Precisely because there is going to be an unveiling which unravels the enigma and reveals the mystery [of the kingdom of God], hearing with true perception is important now… If the word of proclamation is appropriated with eagerness and joy, in like measure a rich share will be received in the eschatological revelation of the Kingdom, and “even more shall be given…” What will ultimately be received in the Kingdom of God will depend upon that which a man possesses of it now. Present possession depends upon hearing, upon appropriation or rejection of the word of the Kingdom that has been scattered like seed… Only those who penetrate the mystery in the present will share in the glory which is yet to be revealed.[2]

Parable of the Growing Seed

imageMark returns to giving an example of Jesus’ public teaching with the second parable involving a seed. What is of most interest in this parable is not what is there, but what is missing: the work of the farmer between sowing and harvesting.

This is a parable that hits at the center of human desire: to do something to make something else happen. It hits at the heart of church and evangelism. It tells us that beyond sowing seed, the church cannot control anything. In fact, as the first parable shows, the church cannot even control where the seed lands. The church can do things to possibly influence the environment to encourage sprouting, growth, and harvest, but it cannot control the environment.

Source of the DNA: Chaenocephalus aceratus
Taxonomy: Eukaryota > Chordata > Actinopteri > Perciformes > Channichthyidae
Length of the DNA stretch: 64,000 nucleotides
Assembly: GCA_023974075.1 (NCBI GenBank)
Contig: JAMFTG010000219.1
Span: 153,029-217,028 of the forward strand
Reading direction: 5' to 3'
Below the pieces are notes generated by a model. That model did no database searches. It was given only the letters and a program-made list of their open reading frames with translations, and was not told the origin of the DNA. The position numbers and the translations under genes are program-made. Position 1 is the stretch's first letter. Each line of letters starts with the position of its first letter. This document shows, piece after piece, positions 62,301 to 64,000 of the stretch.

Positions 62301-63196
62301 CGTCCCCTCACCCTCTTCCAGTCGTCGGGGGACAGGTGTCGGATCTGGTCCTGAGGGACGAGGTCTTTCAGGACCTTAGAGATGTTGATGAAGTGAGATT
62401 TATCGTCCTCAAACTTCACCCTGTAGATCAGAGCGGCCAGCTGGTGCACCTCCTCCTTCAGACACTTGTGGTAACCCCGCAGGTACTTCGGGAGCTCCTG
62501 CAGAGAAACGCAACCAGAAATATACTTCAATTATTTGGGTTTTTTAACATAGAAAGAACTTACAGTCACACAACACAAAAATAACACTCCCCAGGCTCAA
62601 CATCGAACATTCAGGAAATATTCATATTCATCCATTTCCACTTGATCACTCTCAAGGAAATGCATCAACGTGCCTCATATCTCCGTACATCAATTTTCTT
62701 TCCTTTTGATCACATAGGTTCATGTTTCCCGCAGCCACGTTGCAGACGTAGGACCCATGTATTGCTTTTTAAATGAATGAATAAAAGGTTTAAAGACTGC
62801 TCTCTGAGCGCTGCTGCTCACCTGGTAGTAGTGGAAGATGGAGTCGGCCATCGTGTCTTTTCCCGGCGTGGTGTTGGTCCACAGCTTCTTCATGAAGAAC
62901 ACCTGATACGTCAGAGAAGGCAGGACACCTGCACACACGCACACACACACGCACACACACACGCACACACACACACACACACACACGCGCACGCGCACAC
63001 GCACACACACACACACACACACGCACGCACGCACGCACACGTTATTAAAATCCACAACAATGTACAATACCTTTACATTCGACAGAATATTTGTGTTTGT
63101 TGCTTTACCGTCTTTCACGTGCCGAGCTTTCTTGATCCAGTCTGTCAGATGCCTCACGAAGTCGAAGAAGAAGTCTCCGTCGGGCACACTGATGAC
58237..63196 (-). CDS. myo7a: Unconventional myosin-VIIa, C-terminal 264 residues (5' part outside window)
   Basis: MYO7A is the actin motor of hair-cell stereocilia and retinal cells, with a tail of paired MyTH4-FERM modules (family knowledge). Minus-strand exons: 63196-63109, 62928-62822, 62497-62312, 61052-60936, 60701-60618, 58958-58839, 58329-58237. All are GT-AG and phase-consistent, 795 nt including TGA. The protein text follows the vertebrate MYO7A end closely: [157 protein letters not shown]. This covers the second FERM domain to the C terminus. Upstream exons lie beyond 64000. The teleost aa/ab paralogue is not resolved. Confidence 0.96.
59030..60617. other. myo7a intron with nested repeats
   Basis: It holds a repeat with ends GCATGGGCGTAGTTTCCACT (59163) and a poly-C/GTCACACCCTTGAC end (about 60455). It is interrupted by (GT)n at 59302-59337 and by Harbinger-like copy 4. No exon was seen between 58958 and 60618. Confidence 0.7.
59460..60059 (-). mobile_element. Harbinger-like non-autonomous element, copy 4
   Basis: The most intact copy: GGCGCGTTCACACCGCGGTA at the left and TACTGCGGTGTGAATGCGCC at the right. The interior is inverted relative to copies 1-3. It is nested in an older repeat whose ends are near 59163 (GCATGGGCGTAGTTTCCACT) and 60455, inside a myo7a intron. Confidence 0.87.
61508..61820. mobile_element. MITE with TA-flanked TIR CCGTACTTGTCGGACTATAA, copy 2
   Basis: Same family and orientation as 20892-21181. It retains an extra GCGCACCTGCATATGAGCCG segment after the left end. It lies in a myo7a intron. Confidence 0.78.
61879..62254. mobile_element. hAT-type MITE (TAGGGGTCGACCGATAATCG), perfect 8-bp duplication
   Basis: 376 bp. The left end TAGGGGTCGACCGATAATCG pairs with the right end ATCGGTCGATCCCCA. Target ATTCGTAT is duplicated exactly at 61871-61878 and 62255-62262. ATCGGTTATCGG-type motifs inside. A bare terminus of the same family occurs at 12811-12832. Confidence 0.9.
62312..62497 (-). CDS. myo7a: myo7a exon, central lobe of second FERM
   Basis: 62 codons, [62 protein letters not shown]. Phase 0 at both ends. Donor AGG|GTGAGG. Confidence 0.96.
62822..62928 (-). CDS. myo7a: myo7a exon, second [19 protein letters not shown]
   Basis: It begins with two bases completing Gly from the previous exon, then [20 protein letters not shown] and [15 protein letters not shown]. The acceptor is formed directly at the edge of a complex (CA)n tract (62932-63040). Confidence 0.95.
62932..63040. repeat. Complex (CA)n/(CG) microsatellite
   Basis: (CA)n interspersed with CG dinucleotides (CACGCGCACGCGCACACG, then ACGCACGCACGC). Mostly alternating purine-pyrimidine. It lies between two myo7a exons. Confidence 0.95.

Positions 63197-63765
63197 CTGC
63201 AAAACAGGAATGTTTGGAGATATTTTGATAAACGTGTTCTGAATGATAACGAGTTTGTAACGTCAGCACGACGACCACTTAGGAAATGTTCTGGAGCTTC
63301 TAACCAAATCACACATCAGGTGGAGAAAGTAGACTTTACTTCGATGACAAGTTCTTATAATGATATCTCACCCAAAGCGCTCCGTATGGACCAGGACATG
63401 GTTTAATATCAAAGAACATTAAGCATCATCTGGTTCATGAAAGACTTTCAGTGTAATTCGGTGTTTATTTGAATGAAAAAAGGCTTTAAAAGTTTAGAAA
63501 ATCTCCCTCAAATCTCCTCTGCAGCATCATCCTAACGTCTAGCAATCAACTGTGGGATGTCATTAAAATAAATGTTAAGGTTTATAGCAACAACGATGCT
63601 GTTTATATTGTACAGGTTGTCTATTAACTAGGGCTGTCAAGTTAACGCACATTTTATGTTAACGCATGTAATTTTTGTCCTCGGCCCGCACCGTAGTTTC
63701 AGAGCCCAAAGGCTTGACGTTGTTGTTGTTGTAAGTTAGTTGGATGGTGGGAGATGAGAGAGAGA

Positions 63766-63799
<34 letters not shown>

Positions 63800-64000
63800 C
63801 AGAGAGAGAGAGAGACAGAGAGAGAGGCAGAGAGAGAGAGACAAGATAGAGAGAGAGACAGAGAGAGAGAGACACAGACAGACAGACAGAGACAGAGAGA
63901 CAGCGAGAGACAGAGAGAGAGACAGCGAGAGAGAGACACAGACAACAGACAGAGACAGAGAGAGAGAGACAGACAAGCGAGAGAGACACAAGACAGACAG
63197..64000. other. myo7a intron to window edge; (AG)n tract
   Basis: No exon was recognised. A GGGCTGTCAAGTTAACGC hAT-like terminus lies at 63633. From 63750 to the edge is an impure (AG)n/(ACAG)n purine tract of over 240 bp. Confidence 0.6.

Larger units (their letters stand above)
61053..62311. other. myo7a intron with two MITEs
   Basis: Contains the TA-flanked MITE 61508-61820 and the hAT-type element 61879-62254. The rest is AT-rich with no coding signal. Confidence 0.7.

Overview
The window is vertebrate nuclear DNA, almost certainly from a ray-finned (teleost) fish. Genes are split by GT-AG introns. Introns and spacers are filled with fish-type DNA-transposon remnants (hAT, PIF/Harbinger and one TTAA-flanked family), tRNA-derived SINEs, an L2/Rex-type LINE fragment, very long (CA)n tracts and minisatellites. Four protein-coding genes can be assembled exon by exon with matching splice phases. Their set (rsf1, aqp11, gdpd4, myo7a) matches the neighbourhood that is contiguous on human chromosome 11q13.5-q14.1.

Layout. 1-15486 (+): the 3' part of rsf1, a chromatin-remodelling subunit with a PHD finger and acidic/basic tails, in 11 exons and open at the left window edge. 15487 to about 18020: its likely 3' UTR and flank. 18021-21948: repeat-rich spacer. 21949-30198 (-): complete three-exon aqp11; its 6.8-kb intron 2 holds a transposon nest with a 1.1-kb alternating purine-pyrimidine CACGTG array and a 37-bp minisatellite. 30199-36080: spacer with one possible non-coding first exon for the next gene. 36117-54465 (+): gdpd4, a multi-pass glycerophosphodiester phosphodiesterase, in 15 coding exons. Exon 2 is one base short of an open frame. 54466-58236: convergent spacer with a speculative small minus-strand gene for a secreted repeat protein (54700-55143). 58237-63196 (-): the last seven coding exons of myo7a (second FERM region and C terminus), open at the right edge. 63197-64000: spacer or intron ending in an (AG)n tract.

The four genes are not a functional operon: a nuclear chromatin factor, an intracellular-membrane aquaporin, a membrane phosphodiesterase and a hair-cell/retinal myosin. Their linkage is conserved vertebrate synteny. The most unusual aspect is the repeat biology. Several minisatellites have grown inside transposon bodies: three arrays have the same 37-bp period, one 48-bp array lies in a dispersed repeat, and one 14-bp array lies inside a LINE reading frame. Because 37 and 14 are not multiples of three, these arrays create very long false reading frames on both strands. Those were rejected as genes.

And that’s okay. That’s the other message of this parable (as well as all three of the seed parables). Success of the gospel is quite guaranteed apart from any effort on the part of Christians and the church. The power of the gospel is inherent in its message. When it finds receptive ears, it will sprout, grow, and bear fruit, quite apart from anything the church or Christians do or don’t do.

This theme of God's reign as gift, not achievement, is present in the parable of the seed that grows automatically. The farmer merely sows the seed. After that, all he does is “sleep and rise,” not knowing how the seed is growing, not calculating what the result will be. This certainty of success parallels the first parable in which abundance results despite the failure of many seeds to mature.[3]

In regards to this parable and how it might apply to the modern church, the commentary Feasting on the Gospels: Mark, has some vital warnings.

We have not been commissioned to manipulate, dominate, or coerce people to join our fellowship of believers; neither is it necessary for new converts to accept a particular political perspective. Further, we must not reduce evangelistic efforts to culturally limited recruitment of members who ‘look like us…’[4]

The kingdom of God produces its fruit by its own internal power, a power that the sower does not understand and does not control. The process is mysterious, hidden, ambiguous, and sometimes stressful and frustrating. Clergy (pastors, teachers, evangelists, missionaries) do not control how the kingdom grows…[5]